A copy of the arbitrator’s decision obtained by Plunderbund and dated Aug. 28, reveals that the dispute revolves around raises that were given to 14 non-bargaining employees.
“During the contract [...]Full Story... →
Less than 50 percent of Ohioans will cast votes in this mid-term election. Happy Election Day.
In 2011, 47 percent voted. In 2010 it was 49 percent. In 2009, 45 percent. The last time voter participation went over 50 percent in a non-presidential year was 2006, at 53 percent. Before that? It was 1994 at 57 percent.
Presidential years show much higher participation. For instance, in 2012, a shade over 70 percent of registered voters participated. In 2008, a shade under 70 percent participated. In 2004, it was nearly 72 percent.
With the floodgates for campaign finance wide open, [...]Full Story... →
After nearly four years of including one of Ohio’s leading independent reporters on its media distribution list, why did Ohio Gov. John Kasich’s media team suddenly remove me earlier this year from that list? Kasich communicators included me on their media distribution list from the early days of his 2010 campaign. Then this past June they scrubbed me from it.
As Columbus Government Examiner, I wrote about 1,600 stories on people, politics and government from September of 2009 until just a few months ago, when I transitioned from Examiner.com, headquartered in Denver, to Allvoices, headquartered in San Francisco. [...]Full Story... →
Today the Columbia Journalism Review joined MSNBC, Talking Points Memo and a dozen other news outlets in criticizing the NEO Media Group/Plain Dealer for removing a video of John Kasich acting like a spoiled child during an editorial interview. NEO Media Group later sent us a nasty letter threatening to sue us for posting clips from the interview after they removed it. You can still watch those clips here.
Interestingly, this is not the first time a major news outlet in Ohio has bowed to pressure from an incumbent Republican office holder to remove some previously published [...]Full Story... →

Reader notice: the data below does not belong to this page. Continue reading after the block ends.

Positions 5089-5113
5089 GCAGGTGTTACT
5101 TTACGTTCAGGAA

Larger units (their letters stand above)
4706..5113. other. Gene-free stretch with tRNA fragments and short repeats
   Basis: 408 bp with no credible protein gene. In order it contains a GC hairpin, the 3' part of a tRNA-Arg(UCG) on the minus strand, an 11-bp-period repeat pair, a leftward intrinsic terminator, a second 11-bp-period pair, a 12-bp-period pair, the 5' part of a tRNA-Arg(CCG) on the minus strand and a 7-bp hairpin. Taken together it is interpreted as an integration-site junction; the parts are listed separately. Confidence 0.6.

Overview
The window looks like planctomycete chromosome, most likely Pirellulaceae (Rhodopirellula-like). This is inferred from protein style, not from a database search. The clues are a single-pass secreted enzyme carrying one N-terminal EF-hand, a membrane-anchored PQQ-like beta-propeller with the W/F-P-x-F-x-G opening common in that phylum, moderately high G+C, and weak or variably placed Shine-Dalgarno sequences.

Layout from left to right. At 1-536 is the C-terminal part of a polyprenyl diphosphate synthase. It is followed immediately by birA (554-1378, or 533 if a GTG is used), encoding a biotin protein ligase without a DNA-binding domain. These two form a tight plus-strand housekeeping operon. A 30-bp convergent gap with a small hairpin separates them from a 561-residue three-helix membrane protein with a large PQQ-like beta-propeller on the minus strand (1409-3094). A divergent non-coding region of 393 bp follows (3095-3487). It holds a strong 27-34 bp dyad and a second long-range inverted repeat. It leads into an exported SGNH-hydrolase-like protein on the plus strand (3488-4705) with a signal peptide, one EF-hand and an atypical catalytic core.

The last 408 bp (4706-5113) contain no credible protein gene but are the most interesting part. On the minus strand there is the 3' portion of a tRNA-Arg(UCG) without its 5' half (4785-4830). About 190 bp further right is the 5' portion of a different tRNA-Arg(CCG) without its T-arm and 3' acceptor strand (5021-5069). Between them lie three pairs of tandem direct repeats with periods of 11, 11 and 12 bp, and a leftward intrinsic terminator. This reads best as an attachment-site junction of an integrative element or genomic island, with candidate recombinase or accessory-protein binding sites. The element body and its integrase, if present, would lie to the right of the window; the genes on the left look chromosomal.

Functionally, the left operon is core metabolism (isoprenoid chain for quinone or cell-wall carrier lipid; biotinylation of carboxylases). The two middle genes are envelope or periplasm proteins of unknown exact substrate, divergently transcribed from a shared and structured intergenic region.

David Pepper’s last ad of the Ohio Attorney General’s race attempts to establish a pattern of misogynistic behavior coming out of DeWine’s office. You can see it at the end of this post. It is pretty hard-hitting and, despite protests from the DeWine campaign, absolutely true.
The ad opens with claims that DeWine improperly failed to prosecute three witnesses to the now-infamous Steubenville rape. DeWine spokesperson Ryan Stubenrauch called the accusation”blatantly false.” But as we reported in January, DeWine came into the Steubenville case with the belief that “observers of a crime aren’t always legally obliged to intervene” – a belief that is, well, blatantly false.
[...]Full Story... →
For all of the alarm over government spying, the fear is obviously less than skull deep for those politicians who have yet to pick up on the modern digital age. In short, there is always somebody listening… somebody recording… somebody filming – and they’re not the nosy government. The whole scheme to hold you foolishly accountable largely derives from a small device with James Bond potential that many people grip in one hand in shopping malls, football games, political meetings and anywhere else where the “real”you could be exposed.
Let’s call it the Romney Matter-over-Mind Moment when – you still remember, don’t [...]Full Story... →